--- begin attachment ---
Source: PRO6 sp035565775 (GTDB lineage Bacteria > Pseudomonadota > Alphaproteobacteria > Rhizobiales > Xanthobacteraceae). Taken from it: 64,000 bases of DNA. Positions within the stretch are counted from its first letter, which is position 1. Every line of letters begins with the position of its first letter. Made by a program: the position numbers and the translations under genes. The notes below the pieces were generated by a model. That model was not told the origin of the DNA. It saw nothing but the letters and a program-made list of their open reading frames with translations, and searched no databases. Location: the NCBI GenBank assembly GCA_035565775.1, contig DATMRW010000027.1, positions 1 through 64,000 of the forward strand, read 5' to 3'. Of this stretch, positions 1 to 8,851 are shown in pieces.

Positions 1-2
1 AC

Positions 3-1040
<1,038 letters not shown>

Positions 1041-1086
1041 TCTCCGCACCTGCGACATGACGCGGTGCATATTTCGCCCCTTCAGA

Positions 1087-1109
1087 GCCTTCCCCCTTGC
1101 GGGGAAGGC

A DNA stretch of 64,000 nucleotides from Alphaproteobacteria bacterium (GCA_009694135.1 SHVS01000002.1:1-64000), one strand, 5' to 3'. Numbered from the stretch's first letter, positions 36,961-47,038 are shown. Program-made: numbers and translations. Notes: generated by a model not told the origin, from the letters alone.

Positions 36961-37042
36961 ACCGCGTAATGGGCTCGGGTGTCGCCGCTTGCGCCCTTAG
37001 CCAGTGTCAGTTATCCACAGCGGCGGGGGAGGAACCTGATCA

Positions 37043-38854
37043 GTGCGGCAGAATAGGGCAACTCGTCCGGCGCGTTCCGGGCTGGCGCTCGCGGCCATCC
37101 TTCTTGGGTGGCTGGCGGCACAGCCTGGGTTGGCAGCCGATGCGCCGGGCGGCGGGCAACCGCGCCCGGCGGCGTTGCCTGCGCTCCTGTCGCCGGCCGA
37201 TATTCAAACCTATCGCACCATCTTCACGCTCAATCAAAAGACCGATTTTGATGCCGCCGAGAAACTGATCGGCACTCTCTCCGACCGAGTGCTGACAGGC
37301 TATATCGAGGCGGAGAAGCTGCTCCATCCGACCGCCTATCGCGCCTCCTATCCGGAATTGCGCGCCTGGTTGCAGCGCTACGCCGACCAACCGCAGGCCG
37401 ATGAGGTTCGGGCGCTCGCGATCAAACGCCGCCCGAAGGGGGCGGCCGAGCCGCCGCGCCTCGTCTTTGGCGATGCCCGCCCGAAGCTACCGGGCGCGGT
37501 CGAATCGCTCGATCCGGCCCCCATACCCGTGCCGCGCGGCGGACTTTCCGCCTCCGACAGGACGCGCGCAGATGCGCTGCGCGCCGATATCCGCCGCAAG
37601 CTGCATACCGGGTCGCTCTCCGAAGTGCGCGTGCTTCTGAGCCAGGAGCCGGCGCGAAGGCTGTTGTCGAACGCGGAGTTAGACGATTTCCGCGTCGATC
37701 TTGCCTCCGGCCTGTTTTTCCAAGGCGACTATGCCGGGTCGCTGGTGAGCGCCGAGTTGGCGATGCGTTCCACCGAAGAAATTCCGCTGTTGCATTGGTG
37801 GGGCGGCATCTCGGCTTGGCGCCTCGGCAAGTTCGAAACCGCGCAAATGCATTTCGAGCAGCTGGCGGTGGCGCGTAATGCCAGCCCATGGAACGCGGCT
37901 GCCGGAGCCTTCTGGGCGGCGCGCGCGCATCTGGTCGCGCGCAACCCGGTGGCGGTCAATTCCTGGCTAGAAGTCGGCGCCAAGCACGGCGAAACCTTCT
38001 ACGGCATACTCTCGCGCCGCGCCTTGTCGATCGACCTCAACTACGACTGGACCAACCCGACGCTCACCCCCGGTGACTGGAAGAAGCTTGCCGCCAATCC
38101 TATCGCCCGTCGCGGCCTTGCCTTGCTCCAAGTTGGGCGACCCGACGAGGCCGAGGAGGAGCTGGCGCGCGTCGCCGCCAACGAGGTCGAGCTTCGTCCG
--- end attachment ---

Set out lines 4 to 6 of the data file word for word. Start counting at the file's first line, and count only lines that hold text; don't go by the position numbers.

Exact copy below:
Positions 3-1040
<1,038 letters not shown>

Positions 1041-1086